The Tour de France attracts interest like no other race and an unrivalled degree of coverage. If “hope dies last” then hype might be born first. Certainly the Tour can be over-promoted but the excitement is justified right now.
The Big Four of Vincenzo Nibali, Chris Froome, Alberto Contador and Nairo Quintana have been talked up all year but now the talk turns to action. All four appear in good health and ready to challenge.
For the last few years the Tour de France has begun with a series of favourites nailed on to win. Too certain with hindsight but a year ago Chris Froome’s odds were priced at evens, the same story in 2013. Ditto 2012, only with Bradley Wiggins. Bookmakers don’t mean everything but the prices reflected a certain inevitability. Prior to each race the greater uncertainty concerned who would finish on the podium.
Now a big question is who won’t finish on the podium. Who among Nibali, Froome, Contador and Quintana is excluded? Doubt’s over Nibali’s form have been soothed with his win in the Italian championship. Someone could crash out and someone will be dropped in the mountains but for now that’s anyone’s guess. Run the scenarios in your mind and the only way to settle the four riders on the podium dilemma is to imagine Bernard Hinault giving one of them a shove.
Since the start of the season we’ve were promised a clash of the Big Four and denied it in Tirreno-Adriatico when Chris Froome fell ill and skipped the race; Nibali’s sluggish start to the season didn’t help either with no wins until last weekend and 22nd place in the early contest on Monte Terminillo. Now all four are on their way to Utrecht this week in good health and promising form. The contest we’ve been looking forward to is going to happen.
Better still it’s more than a four rider race. Tejay van Garderen has shown he can almost match Chris Froome on the climbs. Thibaut Pinot’s progress continues and L’Equipe place him alongside the Big Four, a commercial or nationalist touch but he is good and FDJ these days leave a lot less to chance. Meanwhile Romain Bardet is getting better too; new Spanish champion Alejandro Valverde’s cohabitation with Nairo Quintana is interesting; Joaquim Rodriguez gets what could be his last tilt at the Tour de France on a course that finally suits him. There’s a long list of others to explore in a proper preview.
The exception to this perfect anticipation comes in the sprints. Marcel Kittel was set to be the sprint king of 2015 only he’s not starting the Tour de France and apparently still fuming about Giant-Alpecin’s selection decision. Still, his season-long problems means his absence is perhaps easier to accept rather than a last minute injury depriving us of those sprint royales that only the Tour de France seems to deliver. Nacer Bouhanni’s crash in sight of the finish line of the French championships could have brought a greater shock, the latest is that he’s sore but there’s nothing broken so he’s trekking to Utrecht. All the other sprinters seem ready with Mark Cavendish able to drop the likes of Ian Stannard in the British championships.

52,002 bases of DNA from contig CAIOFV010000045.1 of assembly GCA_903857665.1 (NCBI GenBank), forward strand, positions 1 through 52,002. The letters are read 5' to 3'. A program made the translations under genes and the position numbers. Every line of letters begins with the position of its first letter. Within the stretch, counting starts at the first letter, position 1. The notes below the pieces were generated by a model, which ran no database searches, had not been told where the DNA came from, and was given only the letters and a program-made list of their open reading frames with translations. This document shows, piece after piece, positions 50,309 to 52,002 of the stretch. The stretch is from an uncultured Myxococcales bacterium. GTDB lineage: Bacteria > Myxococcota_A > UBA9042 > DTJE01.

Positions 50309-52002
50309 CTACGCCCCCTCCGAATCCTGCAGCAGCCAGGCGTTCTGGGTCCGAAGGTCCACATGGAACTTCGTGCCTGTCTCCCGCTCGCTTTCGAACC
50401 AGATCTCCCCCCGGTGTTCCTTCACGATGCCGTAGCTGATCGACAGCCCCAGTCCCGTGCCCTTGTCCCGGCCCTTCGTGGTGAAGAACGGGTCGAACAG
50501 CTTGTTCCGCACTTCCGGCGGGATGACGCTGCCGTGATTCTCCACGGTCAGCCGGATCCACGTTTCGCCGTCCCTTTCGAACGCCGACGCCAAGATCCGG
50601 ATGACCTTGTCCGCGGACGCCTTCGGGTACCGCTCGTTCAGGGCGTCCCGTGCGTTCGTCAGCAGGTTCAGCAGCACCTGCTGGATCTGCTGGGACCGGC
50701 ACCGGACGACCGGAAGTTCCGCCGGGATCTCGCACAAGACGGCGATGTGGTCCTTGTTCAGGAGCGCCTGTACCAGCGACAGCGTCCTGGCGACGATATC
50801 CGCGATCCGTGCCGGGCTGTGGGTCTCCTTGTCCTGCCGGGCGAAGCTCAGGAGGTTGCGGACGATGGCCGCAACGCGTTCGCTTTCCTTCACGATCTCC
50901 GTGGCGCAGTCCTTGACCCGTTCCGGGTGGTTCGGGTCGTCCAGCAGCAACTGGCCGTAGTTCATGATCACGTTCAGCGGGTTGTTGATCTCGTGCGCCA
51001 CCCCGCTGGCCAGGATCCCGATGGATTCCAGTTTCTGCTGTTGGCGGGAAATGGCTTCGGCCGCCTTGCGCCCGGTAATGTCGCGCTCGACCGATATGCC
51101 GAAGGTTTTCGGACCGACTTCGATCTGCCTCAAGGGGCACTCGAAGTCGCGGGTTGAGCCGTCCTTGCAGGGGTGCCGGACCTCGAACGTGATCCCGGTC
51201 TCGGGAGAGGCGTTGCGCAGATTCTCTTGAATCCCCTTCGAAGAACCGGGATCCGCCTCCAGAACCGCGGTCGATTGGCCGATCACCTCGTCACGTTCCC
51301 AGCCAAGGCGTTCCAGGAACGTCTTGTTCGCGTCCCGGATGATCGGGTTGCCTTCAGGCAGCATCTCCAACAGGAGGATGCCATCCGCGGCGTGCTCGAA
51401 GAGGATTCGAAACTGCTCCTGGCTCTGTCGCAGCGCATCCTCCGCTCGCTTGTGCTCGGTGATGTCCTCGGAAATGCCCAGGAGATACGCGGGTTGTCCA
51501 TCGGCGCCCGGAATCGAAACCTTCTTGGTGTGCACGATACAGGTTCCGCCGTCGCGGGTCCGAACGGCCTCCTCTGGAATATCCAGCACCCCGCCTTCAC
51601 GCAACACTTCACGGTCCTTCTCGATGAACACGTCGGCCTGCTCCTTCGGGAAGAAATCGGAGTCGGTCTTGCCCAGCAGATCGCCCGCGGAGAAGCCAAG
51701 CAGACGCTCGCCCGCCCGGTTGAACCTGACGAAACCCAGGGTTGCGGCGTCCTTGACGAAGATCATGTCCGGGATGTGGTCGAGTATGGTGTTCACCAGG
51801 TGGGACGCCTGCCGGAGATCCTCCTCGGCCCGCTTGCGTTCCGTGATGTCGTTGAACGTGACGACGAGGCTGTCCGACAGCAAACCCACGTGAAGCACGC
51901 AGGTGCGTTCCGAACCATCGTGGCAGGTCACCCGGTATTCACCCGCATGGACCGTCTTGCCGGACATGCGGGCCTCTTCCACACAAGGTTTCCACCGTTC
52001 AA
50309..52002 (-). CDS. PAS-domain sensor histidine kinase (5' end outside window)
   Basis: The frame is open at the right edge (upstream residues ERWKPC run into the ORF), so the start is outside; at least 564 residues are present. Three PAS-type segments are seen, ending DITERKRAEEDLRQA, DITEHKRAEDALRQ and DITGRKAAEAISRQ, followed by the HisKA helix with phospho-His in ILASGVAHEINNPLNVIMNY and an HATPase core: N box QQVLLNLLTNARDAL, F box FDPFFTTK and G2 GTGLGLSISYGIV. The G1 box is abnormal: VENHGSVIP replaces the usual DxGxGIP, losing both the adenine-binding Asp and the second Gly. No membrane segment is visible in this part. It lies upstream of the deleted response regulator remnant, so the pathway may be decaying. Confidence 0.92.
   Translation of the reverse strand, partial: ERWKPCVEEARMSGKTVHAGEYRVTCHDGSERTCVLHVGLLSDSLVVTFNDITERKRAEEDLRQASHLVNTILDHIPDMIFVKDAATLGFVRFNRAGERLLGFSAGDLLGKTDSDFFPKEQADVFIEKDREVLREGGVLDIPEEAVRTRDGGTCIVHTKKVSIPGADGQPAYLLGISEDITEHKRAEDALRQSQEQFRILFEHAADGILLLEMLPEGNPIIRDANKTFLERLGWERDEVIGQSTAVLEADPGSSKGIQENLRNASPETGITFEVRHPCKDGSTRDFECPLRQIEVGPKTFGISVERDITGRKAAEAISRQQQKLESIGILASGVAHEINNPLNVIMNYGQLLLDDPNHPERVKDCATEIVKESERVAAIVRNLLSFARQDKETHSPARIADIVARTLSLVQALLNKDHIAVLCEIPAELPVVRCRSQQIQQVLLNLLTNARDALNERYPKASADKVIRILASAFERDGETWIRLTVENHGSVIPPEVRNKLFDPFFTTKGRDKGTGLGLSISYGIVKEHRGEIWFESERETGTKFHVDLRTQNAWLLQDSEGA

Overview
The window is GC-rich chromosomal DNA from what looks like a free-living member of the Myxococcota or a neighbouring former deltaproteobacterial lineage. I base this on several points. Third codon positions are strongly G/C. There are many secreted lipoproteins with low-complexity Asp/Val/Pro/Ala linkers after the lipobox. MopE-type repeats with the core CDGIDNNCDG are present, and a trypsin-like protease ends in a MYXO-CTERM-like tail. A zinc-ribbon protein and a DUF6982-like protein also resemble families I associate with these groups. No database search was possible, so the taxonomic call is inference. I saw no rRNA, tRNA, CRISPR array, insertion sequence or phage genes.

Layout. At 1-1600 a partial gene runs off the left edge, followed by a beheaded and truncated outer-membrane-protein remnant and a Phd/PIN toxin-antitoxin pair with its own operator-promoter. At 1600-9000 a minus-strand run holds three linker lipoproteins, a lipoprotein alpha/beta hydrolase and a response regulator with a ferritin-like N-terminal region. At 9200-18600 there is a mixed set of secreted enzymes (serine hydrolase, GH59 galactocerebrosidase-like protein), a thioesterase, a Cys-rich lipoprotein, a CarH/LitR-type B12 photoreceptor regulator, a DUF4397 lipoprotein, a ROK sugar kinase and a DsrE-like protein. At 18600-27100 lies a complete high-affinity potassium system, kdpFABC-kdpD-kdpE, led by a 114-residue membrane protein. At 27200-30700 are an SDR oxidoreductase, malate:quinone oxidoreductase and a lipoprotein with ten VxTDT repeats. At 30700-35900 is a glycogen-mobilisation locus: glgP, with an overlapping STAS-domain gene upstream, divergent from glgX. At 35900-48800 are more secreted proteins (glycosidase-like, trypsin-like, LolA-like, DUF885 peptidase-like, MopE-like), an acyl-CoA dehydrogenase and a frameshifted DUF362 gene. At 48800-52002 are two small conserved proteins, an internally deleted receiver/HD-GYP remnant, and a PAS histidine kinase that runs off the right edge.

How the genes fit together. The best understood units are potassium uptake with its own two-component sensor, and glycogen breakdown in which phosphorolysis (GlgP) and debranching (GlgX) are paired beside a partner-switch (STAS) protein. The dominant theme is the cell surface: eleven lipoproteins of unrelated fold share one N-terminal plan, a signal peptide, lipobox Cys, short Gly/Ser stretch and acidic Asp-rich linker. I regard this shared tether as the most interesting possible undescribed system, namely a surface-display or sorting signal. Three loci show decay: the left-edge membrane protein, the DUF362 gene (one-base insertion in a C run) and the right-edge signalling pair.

The first week will be a lot more than a series of sprints. Gone is the ritual of repetitive sprint finishes as the team of Christian Prudhomme and Thierry Gouvenou have worked hard to ensure le spectacle happens every day, or at least to provide the necessary ingredients. We get a spicy opening week sprinkled with cobbles, uphill finishes and, weather permitting, exposed roads where crosswinds can shred the bunch. All this is promising but with an air of danger. The fear of a crash or losing time thanks to a split in the bunch creates a self-fulfilling prophecy where teams and riders try to fight their way to the front of the bunch and this contest provokes a crash, completing the vicious circle. We want the varied terrain to test the riders but not to break them.
There may have been other open editions of the Tour de France in recent years but they’ve often lacked depth. Take 2011 which was billed as a binary battle between Alberto Contador and Andy Schleck. This isn’t to undermine Cadel Evans’ ultimate victory, rather we did not have as much to anticipate before the race. This time we have The Gotha of cycling royalty going to Utrecht.
Sport is an exercise in hierarchy and the Tour de France will impose an order on the Big Four and everyone else. For now there’s no obvious pick to win and that’s something to celebrate. We have four champions together, a top bill that’s been exciting for months but finally happening for real. The stars are aligned.